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Publication numberUS6303730 B1
Publication typeGrant
Application numberUS 09/367,884
PCT numberPCT/EP1998/000910
Publication dateOct 16, 2001
Filing dateFeb 19, 1998
Priority dateFeb 19, 1997
Fee statusLapsed
Also published asDE19706515A1, EP0963398A1, EP0963398B1, WO1998037127A1
Publication number09367884, 367884, PCT/1998/910, PCT/EP/1998/000910, PCT/EP/1998/00910, PCT/EP/98/000910, PCT/EP/98/00910, PCT/EP1998/000910, PCT/EP1998/00910, PCT/EP1998000910, PCT/EP199800910, PCT/EP98/000910, PCT/EP98/00910, PCT/EP98000910, PCT/EP9800910, US 6303730 B1, US 6303730B1, US-B1-6303730, US6303730 B1, US6303730B1
InventorsKira Fries, Martin Mennig, Helmut Schmidt, Ulrich Sohling, Qiwu Xing, Michael Zahnhausen
Original AssigneeInstitut Fur Neue Materialien Gemeinnutzige Gmbh
Export CitationBiBTeX, EndNote, RefMan
External Links: USPTO, USPTO Assignment, Espacenet
Nonhydrolytic condensation of chlorosilanes with polymerizable groups and optionally fluorinated groups, with the help of a condensation agent and thermal and/or photochemical polymerization of the obtained condensation product
US 6303730 B1
Abstract
The invention relates to transparent organic/inorganic composites with low hydroxyl group content, based on silicic acid heteropolycondensates having extremely low water uptakes. These composites are obtained for example by nonhydrolytic condensation of chlorosilanes with polymerizable groups and optionally fluorinated groups, with the help of a condensation agent (e.g., t-butanol) capable of non-hydrolytic condensation of this chlorosilane, and thermal and/or photochemical polymerization of the obtained condensation product, preferably in the presence of preferably fluorinated organic monomers.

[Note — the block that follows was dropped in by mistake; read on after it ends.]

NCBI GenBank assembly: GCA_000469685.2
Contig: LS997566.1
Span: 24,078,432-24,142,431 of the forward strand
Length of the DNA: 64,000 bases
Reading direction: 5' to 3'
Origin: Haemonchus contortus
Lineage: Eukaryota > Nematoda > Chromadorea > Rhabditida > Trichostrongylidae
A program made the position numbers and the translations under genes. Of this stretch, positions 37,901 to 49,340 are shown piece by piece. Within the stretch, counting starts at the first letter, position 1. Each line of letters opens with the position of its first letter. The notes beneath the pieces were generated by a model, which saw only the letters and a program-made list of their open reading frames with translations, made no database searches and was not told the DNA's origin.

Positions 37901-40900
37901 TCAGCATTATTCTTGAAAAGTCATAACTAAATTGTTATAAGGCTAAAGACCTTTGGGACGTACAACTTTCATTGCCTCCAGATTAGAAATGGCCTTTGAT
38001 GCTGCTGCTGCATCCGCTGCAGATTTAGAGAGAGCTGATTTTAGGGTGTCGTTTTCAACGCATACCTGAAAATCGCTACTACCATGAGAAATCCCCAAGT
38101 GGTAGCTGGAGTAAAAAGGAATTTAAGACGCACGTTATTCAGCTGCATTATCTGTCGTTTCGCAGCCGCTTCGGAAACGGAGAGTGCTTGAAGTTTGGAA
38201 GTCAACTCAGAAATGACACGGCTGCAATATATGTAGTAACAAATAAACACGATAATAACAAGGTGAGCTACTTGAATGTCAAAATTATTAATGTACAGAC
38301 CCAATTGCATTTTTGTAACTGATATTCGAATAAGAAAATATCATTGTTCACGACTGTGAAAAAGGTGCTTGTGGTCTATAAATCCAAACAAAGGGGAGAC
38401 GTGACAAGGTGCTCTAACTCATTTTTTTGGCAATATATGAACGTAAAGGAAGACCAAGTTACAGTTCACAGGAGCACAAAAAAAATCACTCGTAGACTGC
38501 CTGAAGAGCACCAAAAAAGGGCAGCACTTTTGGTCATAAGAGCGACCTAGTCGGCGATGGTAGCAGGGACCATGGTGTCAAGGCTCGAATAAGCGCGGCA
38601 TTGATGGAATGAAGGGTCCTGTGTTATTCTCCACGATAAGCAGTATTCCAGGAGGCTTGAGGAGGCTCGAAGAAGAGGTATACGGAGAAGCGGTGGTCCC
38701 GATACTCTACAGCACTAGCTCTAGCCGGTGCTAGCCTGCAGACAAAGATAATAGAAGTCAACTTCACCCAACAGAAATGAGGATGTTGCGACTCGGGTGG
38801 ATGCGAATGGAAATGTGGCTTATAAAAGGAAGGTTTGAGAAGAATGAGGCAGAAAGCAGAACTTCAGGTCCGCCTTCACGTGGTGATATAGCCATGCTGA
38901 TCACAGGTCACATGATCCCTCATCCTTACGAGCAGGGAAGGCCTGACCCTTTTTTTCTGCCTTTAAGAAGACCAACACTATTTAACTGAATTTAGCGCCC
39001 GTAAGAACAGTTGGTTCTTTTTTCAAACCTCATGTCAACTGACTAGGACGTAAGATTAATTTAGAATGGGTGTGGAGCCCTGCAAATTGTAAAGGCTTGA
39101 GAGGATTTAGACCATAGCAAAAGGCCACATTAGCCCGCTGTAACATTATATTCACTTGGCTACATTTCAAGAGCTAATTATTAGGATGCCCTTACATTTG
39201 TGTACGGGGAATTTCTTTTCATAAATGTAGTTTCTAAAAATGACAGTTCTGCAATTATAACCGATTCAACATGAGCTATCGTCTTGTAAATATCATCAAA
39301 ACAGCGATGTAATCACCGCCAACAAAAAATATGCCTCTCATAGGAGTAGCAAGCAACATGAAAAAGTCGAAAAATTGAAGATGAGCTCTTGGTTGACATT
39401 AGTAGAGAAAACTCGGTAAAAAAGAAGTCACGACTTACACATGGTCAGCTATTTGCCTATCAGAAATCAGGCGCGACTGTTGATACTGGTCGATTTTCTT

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Claims(33)
What is claimed is:
1. A process for the preparation of an organic/inorganic composite lean in hydroxyl groups, comprising the steps of:
(1) non-hydrolytically condensing one or more silanes, at least a part of which contain a group comprising at least one polymerizable C—C double or triple bond, where the group is linked to Si by a Si—C bond,
thereby producing a condensation product; and
(2) thermally and/or photochemically polymerizing the condensation product;
wherein at least one of the following is true:
(a) at least one fluorinated polymerizable organic monomer which can undergo a polymerization reaction with the polymerizable groups of the silanes condensed in step (1) is added to the condensation product prior to step (2), and
(b) nanoparticles having a low hydroxyl group content are added to the condensation product prior to step (2).
2. A process of claim 1, comprising:
(1) non-hydrolytically condensing at least one chlorosilane of formula (1)
R1 aR2 bSi(Cl)c  (1)
where
R1 is a group that has at least one polymerizable carbon—carbon double or triple bond and that is linked to the Si by a Si—C bond,
R2 is an optionally substituted, saturated or aromatic hydrocarbon group,
a=1 or 2,
b=0 or 1,
c=2 or 3, and
(a+b+c)=4;
optionally in combination with
(i) at least one chlorosilane of formula (2)
R1 dR2 eSi(Cl)f  (2)
 where
R1 and R2 are as defined above,
d=0 or 3,
e=0, 1, 2 or 3,
f=1, 2 or 3, and
(d+e+f)=4, and
where d=3 or e=2 or 3 the groups R1 and R2, respectively, may be the same or different; and/or
(ii) at least one compound selected from the group consisting of GeCl4, GeBr4, SiCl4, SiBr4, TiCl4, TiBr4, ZrCl4, ZrBr4, AlCl3, and AlBr3;
with a condensing agent capable of non-hydrolytically condensing the above compounds; or
(1′) condensing at least one alkoxysilane of formula (3)
R1 aR2 bSi(OR)c  (3)
where
R1, R2, a, b and c are as defined above; and
R is alkyl;
 optionally in combination with
(i) at least one alkoxysilane of formula (4)
R1 dR2 eSi(OR)f  (4)
where
R1, R2, R, d, e and f are as defined above; and/or
(ii) at least one compound selected from the group consisting of Ge(OR)4, Si(OR)4, Ti(OR)4, Zr(OR)4, and Al(OR)3, where R is as defined above;
with an anhydrous acid; or
(1″) non-hydrolytically condensing at least one chlorosilane of formula (1)
R1 aR2 bSi(Cl)c  (1)
 where
R1, R2, a, b, and c are as defined above,
 optionally in combination with
(i) at least one chlorosilane of formula (2)
R1 dR2 eSi(Cl)f  (2)
 where
d, e, and f are as defined above; and/or
(ii) at least one compound selected from the group consisting of GeCl4, GeBr4, SiCl4, SiBr4, TiCl4, TiBr4, ZrCl4, ZrBr4, AlCl3, and AlBr3;
with at least one alkoxysilane of formula (3)
R1 aR2 bSi(OR)c  (3)